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Cooking bacon is one of the few kitchen basics I had to get familiar with during my broke college days. Strips of bacon can be highly versatile since it allows me to make the simplest breakfast and more complex dishes in the oven. However, it can be intimidating since there’s always the risk of soggy strips.
There are numerous ways of cooking bacon. You can fry it in a pan on the stovetop, bake it in the oven, grill it, or even put it in the microwave. The key is to control the heat and grease so that you can enjoy crispy bacon strips instead of a soggy mess. Use paper towels to soak up excess grease.
Each method has its own nuances and there are several ways of incorporating bacon into all kinds of dishes. I’ve consolidated all that information through a lot of research, help from friends, and my own experience and created an ultimate guide for cooking bacon.
Before you go into the cooking methods, check out this helpful chart.
|Cooking Time||8-12 minutes||18-20 minutes||5-6 minutes||8-9 minutes||5-6 minutes|
|Tools||Frying pan, Tongs, Bulb baster, Splatter screen||Baking Tray||Microwave-safe dish||No extra tools||Tongs, Foil, Drip Pan|
|Suitable bacon for the method||Leaner and thin strips||All types of bacon||All types of bacon||All kinds of bacon||Thick cut bacon|
|Cleanup||Messy and time-consuming||Quick and easy||Quickest and easiest||Mess free, can be entirely done by the dishwasher||Very long and difficult process|
Cooking bacon on the stovetop
While growing up cooking bacon on the stovetop was the norm in my home. My mom had a trusty cast iron griddle that still serves her to this day and she could cook an entire pound of bacon on that. Sometimes, the bacon frying was delegated to me as my mom took care of my siblings. That’s when I discovered it isn’t as simple as it seems.
Tools for cooking bacon on the stovetop
While a stainless steel pan or a nonstick pan can be used for cooking bacon on the stovetop, I have a personal bias towards cast iron skillets. While cast iron is more difficult to clean up compared to stainless steel, it holds heat quite well and imparts an amazing flavor to your dishes, and doesn’t emit toxic chemical fumes.
Apart from a pan, you’ll also need a decent pair of tongs to turn the bacon frequently. A spatula simply wouldn’t cut it since you’ll fold the bacon or splash a bit of hot grease out of the pan til the bacon is soft. The tongs serve their purpose well. You’ll also need a bulb baster to suck out the fat drippings.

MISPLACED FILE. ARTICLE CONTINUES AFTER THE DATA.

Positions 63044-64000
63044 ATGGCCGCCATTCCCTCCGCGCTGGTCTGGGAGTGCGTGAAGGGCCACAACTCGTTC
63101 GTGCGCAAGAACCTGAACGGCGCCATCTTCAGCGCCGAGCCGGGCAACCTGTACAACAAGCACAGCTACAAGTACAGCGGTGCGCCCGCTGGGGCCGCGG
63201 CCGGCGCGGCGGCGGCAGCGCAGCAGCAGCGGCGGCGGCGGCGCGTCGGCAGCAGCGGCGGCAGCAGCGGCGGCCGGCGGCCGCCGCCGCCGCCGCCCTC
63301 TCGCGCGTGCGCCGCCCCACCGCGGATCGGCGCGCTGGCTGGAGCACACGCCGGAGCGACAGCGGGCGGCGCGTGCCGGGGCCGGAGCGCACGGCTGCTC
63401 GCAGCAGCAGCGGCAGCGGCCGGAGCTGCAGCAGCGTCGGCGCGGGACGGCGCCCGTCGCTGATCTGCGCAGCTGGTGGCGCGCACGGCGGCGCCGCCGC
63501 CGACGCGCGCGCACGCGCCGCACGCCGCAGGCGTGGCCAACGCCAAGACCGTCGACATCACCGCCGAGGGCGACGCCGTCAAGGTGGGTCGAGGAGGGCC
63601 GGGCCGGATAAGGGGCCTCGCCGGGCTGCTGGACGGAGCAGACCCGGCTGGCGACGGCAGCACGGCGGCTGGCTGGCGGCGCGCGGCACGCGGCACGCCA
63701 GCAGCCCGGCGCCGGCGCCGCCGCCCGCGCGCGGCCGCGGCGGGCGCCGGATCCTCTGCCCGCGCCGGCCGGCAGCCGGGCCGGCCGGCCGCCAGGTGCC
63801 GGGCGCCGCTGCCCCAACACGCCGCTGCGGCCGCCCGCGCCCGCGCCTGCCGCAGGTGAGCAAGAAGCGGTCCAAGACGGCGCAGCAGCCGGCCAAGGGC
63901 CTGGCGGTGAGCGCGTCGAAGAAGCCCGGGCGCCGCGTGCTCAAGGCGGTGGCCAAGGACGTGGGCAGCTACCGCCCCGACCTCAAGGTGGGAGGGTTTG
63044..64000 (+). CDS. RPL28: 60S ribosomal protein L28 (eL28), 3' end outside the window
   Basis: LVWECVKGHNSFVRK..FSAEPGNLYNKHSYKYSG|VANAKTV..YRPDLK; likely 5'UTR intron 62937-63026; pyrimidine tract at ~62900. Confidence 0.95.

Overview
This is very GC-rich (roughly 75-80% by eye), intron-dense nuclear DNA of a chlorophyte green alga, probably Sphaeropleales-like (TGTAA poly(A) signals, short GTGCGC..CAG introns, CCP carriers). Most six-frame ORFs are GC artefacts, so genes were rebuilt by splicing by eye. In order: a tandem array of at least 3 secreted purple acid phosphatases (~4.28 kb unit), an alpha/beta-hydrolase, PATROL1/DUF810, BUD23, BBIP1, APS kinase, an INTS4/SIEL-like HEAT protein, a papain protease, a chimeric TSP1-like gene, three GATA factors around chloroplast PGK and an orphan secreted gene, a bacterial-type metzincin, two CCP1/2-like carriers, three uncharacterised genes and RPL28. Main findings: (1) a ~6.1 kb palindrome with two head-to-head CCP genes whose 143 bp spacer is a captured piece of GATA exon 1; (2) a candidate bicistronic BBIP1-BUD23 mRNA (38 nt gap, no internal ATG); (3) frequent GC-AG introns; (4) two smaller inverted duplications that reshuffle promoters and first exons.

You may also need to protect yourself against bacon splatter if you’re cooking especially fatty strips. You can use a splatter screen to protect yourself from that. However, that would make cooking a bit more bothersome since you’ll need to lift up the screen every time you turn the bacon. Moreover, you’ll have one more thing to clean at the end. That’s why I choose my bacon carefully.
- Cast Iron Skillet or Stainless Steel pan.
- A pair of Tongs.
- Bulb baster.
- Splatter Screen(Optional).
Best bacon for stovetop cooking
As mentioned above, especially fatty strips of bacon aren’t ideal for cooking on the pan since they cause a lot of splattering. I’ve dealt with numerous painful blisters to know that. That’s why it’s important to choose the right type of bacon.
You’ll find fattier, thicker, or smoked bacon strips at the supermarket. Thicker cuts would lead to chewy strips while thinner cuts would become more crispy. I usually look for strips with a bit more meat than fat and pick up nitrate-free options. Nitrates in high doses can do a lot of harm to your body, especially during pregnancy.
With that out of the way, let’s check out the best way of cooking bacon on a stovetop:
- Bacon needs to start on a cold pan. So set your pan on the stovetop and lay down the strips even before turning on the heat. Don’t be afraid of crowding the pan since the bacon strips would shrink significantly after the fat gets rendered out.
- Turn on the burner low and cook your bacon slowly over low heat. When the bacon releases some of its fat, it would curl up and that’s when you need to turn it with the tongs. Keep flipping and turning to get an even browning.
- If the bacon is too fatty, your pan will get full of fat drippings that need to be sucked out with a bulb baster and transferred to a ceramic or glass jar. I avoid pouring the drippings directly from the pan to eliminate the risks of a grease fire.
- Next, cook the bacon till it’s crispy. You can take it out a bit earlier if you like to chew on flappy bacon. It’s safe to take out the bacon when the meat loses its deep raw red color. It’s also important to know that the bacon will stiffen up when it comes out of the pan and cools down.
- Put the cooked bacon on a plate with paper towels to soak up the excess grease.
- If you have more bacon to cook, drain out the pan grease, scrape off the burnt bits and continue with the next batch. If the pan has developed a stubborn crown crust, you need to wait for the pan to cool down and clean it before you cook the next batch.